Liz Looks at: Rally Breadth
By: Liz Young · October 20, 2022 · Reading Time: 5 minutes
A Breadth of Fresh Air?
After suffering a painful September (S&P 500 -9.3%), October’s month-to-date performance of +3.1% feels pretty spectacular. At the time of this writing, the S&P strung together three days in a row of advances for a week-to-date return of +3.1%, causing many to ask themselves: “Is this the first week of the rest of our lives?” Ok, maybe that’s overly dramatic. But investors are at least asking whether this recent rally has staying power and what we can look at as a guide?
Many look at breadth indicators, which measure how much participation there is in market movements, to determine how strong or weak those trends may be. The most common breadth indicator measures the number of stocks that are advancing and declining on a particular day. In a rally, you want to see broad participation in the upswing to show that buyers are spreading the wealth (pun intended) across multiple stocks, sectors, and industry groups — rather than just a couple big stocks or sectors that can mask weakness elsewhere.
The chart below looks at the ratio of the two (number of stocks advancing / number of stocks declining) and is a bit noisy, but hang with me. In an effort to find outliers, or possible signals of notable strength, we drew lines at +3 standard deviations and +5 standard deviations above the average.
Good news: we hit an extreme of +5 standard deviations on Oct 4th. Bad news: that’s not necessarily predictive of positive forward stock market returns. For example, on Oct 13, 2008 this ratio was just as high, and the S&P dropped 13% in the following three months. On Dec 16, 2008 this ratio was again at +5 standard deviations, and the S&P dropped 17% in the following three months…on the heels of a Fed rate cut, to the lowest rate ever (0%).
In Animal Spirits we Mustn’t Trust
Animal spirits in investing refer to the power of herd mentality, and the tendency for investors to be overtaken by the “spirit” of the moment regardless of whether it makes rational sense or not. The rise of stocks during the dot-com bubble is an example of this. As are some of the extreme stock market crashes that have occurred, one of which we just saw the 35th anniversary of, the crash of October 19, 1987 when the Dow Jones Industrial Average plummeted 23% in a single day.
But there will always be outliers, and this chart shows a slightly more rosy picture. Since mid-2004, the advance/decline ratio has hit +5 standard deviations 32 times. Below is the distribution of 3-month forward returns on the S&P. Not always positive, but many of them are.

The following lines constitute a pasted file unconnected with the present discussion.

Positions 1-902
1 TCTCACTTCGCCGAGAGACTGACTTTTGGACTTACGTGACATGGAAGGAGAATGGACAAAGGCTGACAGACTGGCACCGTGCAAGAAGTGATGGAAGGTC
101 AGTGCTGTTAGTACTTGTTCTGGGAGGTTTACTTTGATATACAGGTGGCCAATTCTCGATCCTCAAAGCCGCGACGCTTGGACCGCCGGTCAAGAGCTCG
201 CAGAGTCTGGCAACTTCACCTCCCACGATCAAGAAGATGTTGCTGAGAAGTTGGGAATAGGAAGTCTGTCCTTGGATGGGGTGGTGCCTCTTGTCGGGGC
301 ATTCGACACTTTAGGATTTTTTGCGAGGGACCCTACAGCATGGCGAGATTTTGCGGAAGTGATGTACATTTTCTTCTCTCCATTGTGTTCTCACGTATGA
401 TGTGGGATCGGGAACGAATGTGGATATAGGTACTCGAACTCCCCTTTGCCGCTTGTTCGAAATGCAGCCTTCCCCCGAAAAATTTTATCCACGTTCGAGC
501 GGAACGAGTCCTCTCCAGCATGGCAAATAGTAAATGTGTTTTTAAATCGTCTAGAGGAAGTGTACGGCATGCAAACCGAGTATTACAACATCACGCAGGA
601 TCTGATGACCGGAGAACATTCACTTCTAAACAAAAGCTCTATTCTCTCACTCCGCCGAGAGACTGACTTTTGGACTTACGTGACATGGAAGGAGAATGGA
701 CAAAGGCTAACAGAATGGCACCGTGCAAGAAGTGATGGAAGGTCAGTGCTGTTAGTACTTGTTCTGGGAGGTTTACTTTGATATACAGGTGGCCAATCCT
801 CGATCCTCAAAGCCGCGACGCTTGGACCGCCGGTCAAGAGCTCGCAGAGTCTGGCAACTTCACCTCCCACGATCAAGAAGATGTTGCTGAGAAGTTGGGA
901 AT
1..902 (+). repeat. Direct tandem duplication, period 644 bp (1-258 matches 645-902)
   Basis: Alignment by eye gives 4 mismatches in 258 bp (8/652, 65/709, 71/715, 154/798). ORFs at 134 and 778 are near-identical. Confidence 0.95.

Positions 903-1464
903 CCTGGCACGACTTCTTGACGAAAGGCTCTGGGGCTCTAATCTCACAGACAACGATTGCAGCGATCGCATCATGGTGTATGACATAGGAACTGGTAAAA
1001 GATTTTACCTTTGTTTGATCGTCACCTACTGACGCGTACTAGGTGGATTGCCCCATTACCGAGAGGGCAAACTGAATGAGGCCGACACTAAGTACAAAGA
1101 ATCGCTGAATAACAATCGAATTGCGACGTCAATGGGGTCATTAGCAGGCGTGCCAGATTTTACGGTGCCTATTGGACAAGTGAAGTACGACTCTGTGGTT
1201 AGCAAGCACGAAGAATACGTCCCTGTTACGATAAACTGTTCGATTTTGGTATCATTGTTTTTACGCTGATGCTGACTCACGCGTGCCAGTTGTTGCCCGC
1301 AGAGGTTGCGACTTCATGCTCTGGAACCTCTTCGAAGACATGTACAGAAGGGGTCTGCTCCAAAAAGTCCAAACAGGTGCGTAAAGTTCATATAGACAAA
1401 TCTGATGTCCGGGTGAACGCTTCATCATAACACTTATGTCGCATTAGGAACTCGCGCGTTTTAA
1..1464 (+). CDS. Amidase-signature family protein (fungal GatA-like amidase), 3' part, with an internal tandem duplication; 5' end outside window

That’s when you have to take the environment into account and know the risks that still lie ahead. Animal spirits can be powerful, and they occur in both bull and bear markets. Bear market rallies can also be powerful. We can’t trust either as durable signals, and so far, we don’t have a clear sign that this recent rally is anything different.
(Cue the critics who will call me negative Nancy, or my personal favorite, “Lower Liz”)
Here’s the thing—the sooner we get to extreme pessimism, the sooner we move through the cycle and restart. With inflation still as high as it is, earnings that have barely budged lower, and a market P/E sitting around its 15-year average, it’s hard to convince me that we’ve hit extreme levels of cynicism.
Pounce When Ready
But you’re not going to catch the bottom and neither am I, nor will I even try. We’re closer to the end than we are to the beginning, and the more bear market rallies we see, the fewer are left before we finally flush it all out. This earnings season and next could be pivotal points in the cycle when companies clear out the dirt and set realistic expectations for 2023. Economic data could weaken further into the end of the year and start to take care of inflation. Still some more things to check off the list, but if/when earnings crack and just before economic data falls into contraction conditions, is when you start to pounce on market opportunities. That could be just around the corner.
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Communication of SoFi Wealth LLC an SEC Registered Investment Adviser. Information about SoFi Wealth’s advisory operations, services, and fees is set forth in SoFi Wealth’s current Form ADV Part 2 (Brochure), a copy of which is available upon request and at www.adviserinfo.sec.gov. Liz Young is a Registered Representative of SoFi Securities and Investment Advisor Representative of SoFi Wealth. Her ADV 2B is available at www.sofi.com/legal/adv.